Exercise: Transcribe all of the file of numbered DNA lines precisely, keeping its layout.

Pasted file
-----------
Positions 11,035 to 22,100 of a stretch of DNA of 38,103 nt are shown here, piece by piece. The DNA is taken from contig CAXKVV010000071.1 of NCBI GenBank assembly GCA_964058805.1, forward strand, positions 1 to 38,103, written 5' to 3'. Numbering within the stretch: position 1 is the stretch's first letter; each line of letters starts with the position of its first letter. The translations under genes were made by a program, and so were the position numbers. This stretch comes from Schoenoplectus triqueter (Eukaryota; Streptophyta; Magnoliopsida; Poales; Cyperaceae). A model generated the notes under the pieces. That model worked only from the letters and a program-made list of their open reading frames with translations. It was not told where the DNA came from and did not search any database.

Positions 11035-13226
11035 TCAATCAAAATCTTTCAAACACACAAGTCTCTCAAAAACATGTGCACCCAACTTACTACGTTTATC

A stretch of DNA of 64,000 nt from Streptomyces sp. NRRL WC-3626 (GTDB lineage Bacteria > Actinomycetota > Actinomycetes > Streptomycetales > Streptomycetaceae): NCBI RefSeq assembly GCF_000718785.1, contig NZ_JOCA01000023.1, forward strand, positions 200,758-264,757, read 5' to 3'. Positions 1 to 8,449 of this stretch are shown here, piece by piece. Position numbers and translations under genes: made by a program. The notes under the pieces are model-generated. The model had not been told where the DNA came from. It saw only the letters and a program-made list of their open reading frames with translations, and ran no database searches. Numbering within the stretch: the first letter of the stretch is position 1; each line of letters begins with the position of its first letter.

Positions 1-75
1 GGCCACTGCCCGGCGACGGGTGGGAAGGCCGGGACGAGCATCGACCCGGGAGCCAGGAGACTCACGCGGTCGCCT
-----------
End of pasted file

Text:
Positions 11,035 to 22,100 of a stretch of DNA of 38,103 nt are shown here, piece by piece. The DNA is taken from contig CAXKVV010000071.1 of NCBI GenBank assembly GCA_964058805.1, forward strand, positions 1 to 38,103, written 5' to 3'. Numbering within the stretch: position 1 is the stretch's first letter; each line of letters starts with the position of its first letter. The translations under genes were made by a program, and so were the position numbers. This stretch comes from Schoenoplectus triqueter (Eukaryota; Streptophyta; Magnoliopsida; Poales; Cyperaceae). A model generated the notes under the pieces. That model worked only from the letters and a program-made list of their open reading frames with translations. It was not told where the DNA came from and did not search any database.

Positions 11035-13226
11035 TCAATCAAAATCTTTCAAACACACAAGTCTCTCAAAAACATGTGCACCCAACTTACTACGTTTATC

A stretch of DNA of 64,000 nt from Streptomyces sp. NRRL WC-3626 (GTDB lineage Bacteria > Actinomycetota > Actinomycetes > Streptomycetales > Streptomycetaceae): NCBI RefSeq assembly GCF_000718785.1, contig NZ_JOCA01000023.1, forward strand, positions 200,758-264,757, read 5' to 3'. Positions 1 to 8,449 of this stretch are shown here, piece by piece. Position numbers and translations under genes: made by a program. The notes under the pieces are model-generated. The model had not been told where the DNA came from. It saw only the letters and a program-made list of their open reading frames with translations, and ran no database searches. Numbering within the stretch: the first letter of the stretch is position 1; each line of letters begins with the position of its first letter.

Positions 1-75
1 GGCCACTGCCCGGCGACGGGTGGGAAGGCCGGGACGAGCATCGACCCGGGAGCCAGGAGACTCACGCGGTCGCCT